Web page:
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Are your hiring and student assessments online?

Virtually all of our tests can be administered and scored online. Additionally, we have an online data management platform (Wonderlic Online) that stores applicant information, including test scores. Wonderlic Online's delivery platform helps you to compare candidates easily, making your hiring process both quick and efficient.

Why do you need my IP address?

We require this number to verify that each test is being given by an authorized test provider.

How can I find my IP address?

How do I find a Wonderlic Independent Test Administrator (ITA)?

Login to your account on the ATB Official web site:

https://www.wonderliconline.com

. Click on "Search for Available ITAs" and select the appropriate state to generate a list.

How do I become certified as a Wonderlic Independent Test Administrator (ITA)?

You start by identifying a school that administers the Wonderlic ATB...

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As Charles Wonderlic drove from the NFL Scouting Combine in Indianapolis to his company’s headquarters near Chicago on February 27, 2011, he made the mistake of turning on a sports radio show. The host, as Wonderlic remembers, was talking about Alabama quarterback Greg McElroy’s near-perfect Wonderlic score. Each winter, hundreds of football prospects take the multiple-choice test that claims to measure their intelligence. Results are supposed to be kept confidential, yet they always seem to become media fodder.

In reality, there’s no way anyone could’ve known McElroy’s score. On that day four years ago, as reports of McElroy’s supposed feat trickled out, sealed boxes containing every single Wonderlic answer sheet were sitting in Charles Wonderlic’s car, still unscanned. Wonderlic, Inc. didn’t send an encrypted file of the players’ results to the NFL until March 1. Unsurprisingly, a variety of news outlets ran with the story anyway. The months leading up to the NFL Draft...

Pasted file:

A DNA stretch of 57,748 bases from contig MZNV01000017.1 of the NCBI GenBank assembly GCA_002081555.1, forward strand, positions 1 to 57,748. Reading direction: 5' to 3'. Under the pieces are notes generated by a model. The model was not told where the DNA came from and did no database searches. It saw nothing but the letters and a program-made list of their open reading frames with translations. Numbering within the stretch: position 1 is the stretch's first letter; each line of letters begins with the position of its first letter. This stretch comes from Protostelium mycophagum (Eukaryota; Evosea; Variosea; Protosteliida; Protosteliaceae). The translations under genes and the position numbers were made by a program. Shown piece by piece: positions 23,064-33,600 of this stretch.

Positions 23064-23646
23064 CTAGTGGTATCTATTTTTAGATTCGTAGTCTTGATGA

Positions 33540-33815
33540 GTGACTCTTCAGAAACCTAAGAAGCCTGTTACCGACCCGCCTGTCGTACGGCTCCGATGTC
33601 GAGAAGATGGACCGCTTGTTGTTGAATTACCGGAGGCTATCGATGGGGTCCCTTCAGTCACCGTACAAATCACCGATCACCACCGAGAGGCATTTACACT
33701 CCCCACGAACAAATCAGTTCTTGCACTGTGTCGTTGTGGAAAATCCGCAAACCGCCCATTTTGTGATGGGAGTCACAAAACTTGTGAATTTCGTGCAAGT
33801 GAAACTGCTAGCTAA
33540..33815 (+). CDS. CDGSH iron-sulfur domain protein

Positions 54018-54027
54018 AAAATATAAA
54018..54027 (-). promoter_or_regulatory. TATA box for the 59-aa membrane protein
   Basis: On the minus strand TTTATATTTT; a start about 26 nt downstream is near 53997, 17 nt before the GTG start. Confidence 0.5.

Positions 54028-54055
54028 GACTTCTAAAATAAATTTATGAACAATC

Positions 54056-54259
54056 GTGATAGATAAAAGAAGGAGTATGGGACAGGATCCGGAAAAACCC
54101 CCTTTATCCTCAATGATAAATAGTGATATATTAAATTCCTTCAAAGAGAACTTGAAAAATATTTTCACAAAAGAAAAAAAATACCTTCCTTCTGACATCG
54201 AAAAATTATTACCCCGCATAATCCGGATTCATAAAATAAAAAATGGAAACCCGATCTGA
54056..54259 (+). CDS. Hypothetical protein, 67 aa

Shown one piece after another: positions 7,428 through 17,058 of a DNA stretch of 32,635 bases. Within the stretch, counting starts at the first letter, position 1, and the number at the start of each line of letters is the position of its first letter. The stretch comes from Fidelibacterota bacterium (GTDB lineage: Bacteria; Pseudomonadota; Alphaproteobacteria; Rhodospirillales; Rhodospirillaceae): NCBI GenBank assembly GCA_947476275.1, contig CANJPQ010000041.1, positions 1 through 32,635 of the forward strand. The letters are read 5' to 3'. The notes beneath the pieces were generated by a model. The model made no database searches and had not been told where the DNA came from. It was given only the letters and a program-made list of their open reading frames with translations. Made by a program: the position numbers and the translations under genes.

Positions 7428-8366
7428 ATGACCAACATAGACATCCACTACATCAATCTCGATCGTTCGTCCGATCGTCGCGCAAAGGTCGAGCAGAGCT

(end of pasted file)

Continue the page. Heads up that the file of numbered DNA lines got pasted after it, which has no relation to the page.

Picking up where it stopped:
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Along with tests of physical capabilities such as the 40-yard dash, vertical jump and bench press, the NFL Scouting Combine asks all draft-eligible players to perform a standardized, cognitive examination.

It is known as the Wonderlic test.

Players are presented 50 questions to be completed in 12 minutes. The questions are designed to test a person's capacity to learn and ability to problem-solve, although the correlation between a high Wonderlic score and NFL success is debatable.

You can find out more about the Wonderlic test by visiting the official website of the test.

Below, we present you a 15-question Wonderlic sample, taken from both Walter Football and ESPN.

How will you fare?

The answer key is provided at the bottom.

1. Assume the first two statements are true. Is the final one...

True False Not certain

The boy plays baseball. All baseball players wear hats. The boy wears a hat.

2. Paper sells for 21 cents...

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Kathy Kolbe, the daughter of Wonderlic test creator Eldon Wonderlic, told CBSSports.com that the decades-old cognitive exam isn't useful in assessing NFL prospects.

The Wonderlic, a 50-question cognitive test designed to assess mental aptitude of prospective employees, has been given to prospects at the NFL Scouting Combine since the 1970s. But it has come under fire in recent years, particularly because studies utilizing leaked results indicate there's no positive correlation between test scores and future NFL performance.